Susanne Figueira is the owner and operator of Cloverdale Auto Repair Centre in downtown Cloverdale. (Sasha Lakic)

WOMEN IN CLOVERDALE: Susanne Figueira steers the course for Cloverdale auto

Figueira took the wheel of the family business, started in 1977, about six years ago

As the owner of Cloverdale Auto Repair Centre Ltd., Susanne Figueira is somewhat of an anomaly. Even in 2019, it’s not often that you see a woman own a business in a traditionally male-dominated industry.

Figueira has been helping around the shop, which her father started in 1977, since she was in high school. She continued to lend a hand while she was earning a BA in History from Simon Fraser University.

After graduation, she continued her education, acquiring a diploma in library and information technology from the University of the Fraser Valley, and went on to work at Cloverdale Library.

But about six years ago, when her father retired, Figueira left her career in library science to take over the shop.

“I gave up all the other things I was doing,” she said. Library studies was “what I thought I wanted to do, but in reality [the shop] was home.”

These days, she steps in wherever needed at her shop, doing a bit of everything to keep it rolling smoothly.

Figueira said the industry has become more accommodating to women in recent years, but noted there are still people who prefer talking to men about automotive needs, especially those from the older generation.

One way she overcomes that is with the sheer knowledge she has amassed over the years. Although she said that people will try to get around talking to a female employee, once they do, “and they come to the conclusion that you do know what you’re talking about … they are usually pretty receptive.”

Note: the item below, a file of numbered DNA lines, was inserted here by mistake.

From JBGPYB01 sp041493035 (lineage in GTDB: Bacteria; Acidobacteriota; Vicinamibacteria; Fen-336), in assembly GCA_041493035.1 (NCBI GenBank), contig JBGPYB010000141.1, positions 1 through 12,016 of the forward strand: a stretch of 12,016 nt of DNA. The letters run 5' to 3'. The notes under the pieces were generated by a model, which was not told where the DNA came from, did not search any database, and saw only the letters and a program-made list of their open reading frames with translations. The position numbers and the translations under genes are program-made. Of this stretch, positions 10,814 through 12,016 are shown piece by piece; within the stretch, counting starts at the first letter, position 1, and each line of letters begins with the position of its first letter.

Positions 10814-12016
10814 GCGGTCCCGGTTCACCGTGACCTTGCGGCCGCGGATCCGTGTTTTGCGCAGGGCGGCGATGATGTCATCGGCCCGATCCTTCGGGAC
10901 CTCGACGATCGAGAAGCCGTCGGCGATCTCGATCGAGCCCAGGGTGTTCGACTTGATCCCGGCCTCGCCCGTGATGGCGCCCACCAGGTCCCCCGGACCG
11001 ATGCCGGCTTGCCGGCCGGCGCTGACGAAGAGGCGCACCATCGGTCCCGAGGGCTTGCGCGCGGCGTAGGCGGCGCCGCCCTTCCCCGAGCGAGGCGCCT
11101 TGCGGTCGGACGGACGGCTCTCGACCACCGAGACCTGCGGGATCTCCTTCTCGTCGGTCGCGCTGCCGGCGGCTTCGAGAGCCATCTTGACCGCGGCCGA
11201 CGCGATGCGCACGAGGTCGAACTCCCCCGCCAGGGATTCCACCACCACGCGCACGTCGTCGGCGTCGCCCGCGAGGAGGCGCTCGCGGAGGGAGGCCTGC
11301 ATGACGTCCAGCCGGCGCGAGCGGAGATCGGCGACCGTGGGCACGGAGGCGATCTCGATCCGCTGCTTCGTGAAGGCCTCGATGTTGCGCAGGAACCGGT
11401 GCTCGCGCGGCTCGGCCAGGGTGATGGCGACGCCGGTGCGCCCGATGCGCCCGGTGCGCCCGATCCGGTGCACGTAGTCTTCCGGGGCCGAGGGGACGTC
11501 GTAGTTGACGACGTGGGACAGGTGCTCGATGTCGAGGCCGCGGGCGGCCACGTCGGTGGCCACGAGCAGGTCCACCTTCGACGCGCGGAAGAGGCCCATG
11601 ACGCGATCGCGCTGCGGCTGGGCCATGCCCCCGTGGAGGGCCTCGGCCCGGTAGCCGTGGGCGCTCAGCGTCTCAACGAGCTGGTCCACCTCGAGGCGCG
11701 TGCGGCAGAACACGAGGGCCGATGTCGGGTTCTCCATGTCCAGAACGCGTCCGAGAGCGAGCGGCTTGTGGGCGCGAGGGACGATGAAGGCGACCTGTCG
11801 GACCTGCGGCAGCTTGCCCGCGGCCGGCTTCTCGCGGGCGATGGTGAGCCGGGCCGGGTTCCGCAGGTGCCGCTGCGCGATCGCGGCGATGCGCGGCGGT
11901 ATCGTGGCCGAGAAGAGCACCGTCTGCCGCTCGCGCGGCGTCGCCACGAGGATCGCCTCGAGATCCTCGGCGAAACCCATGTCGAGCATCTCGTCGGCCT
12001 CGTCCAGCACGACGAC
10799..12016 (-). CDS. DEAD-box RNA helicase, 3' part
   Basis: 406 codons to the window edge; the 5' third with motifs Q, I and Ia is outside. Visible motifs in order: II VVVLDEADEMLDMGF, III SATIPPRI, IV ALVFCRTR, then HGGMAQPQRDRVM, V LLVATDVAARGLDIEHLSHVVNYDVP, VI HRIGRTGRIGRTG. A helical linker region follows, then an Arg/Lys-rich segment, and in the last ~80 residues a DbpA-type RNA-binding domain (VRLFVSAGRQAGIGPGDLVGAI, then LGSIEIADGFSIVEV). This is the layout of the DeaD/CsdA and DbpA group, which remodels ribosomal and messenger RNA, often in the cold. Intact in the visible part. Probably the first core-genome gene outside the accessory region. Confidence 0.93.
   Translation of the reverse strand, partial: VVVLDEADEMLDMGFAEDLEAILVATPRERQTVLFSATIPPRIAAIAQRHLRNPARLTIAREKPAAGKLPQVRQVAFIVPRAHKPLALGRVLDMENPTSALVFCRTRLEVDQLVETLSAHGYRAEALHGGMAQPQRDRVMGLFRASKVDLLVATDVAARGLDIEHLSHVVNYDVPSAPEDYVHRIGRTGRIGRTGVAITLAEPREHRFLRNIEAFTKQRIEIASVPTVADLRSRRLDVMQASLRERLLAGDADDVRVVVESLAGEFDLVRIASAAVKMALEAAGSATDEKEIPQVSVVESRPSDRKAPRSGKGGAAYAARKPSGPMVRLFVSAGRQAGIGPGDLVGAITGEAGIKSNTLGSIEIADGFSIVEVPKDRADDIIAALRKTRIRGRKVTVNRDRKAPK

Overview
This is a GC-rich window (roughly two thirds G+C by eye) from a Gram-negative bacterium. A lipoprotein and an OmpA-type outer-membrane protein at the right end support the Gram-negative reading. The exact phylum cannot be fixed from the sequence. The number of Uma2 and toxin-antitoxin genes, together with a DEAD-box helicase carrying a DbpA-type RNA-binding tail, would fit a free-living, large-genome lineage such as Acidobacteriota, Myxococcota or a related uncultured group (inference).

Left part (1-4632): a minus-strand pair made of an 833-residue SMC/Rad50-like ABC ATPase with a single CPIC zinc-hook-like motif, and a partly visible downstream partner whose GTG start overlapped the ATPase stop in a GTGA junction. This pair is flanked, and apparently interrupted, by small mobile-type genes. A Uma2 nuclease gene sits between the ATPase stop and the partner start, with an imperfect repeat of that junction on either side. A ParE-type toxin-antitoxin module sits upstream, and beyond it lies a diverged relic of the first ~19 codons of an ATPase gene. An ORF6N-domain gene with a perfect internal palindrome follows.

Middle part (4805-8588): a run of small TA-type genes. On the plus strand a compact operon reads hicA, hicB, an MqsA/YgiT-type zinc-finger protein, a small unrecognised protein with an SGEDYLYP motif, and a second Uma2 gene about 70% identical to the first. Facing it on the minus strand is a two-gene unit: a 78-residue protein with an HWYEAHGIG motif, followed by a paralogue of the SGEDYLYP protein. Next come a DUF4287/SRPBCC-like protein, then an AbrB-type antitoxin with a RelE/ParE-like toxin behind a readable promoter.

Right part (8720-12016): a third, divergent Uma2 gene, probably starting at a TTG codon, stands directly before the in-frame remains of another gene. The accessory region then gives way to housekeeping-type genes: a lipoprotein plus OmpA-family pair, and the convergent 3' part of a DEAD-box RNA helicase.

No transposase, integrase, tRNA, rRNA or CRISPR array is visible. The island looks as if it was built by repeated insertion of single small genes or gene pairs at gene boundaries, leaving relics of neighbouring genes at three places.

“In the last five years, there are definitely more women in the industry, working on the floor as technicians, as owners, or working in parts distribution as sales people,” Figueira said.

One of the biggest challenges of running an auto repair business, she said, is recruiting a new generation of workers as the older ones go into retirement and younger workers gravitate to different trades or professions.

Figueira said auto technicians are not “grease monkeys” anymore. There is a learning curve new entrants must master to handle the intricacies of the career.

“You actually have to have other computer skills and knowledge. You have to be able to problem solve. It is complex at times,” she said.

On top of that, there can also be financial challenges. “This is probably one of the most expensive trades to come into in terms of accumulation of tools that are required to do the job,” Figueira said.

Citing her father, she said the shop is a good way to raise and support a family since “you never have to worry about where your next paycheque was coming from.”

“Everyone drives, everyone needs a car,” Figueria quipped. “We got to keep things rolling on the road for them.”

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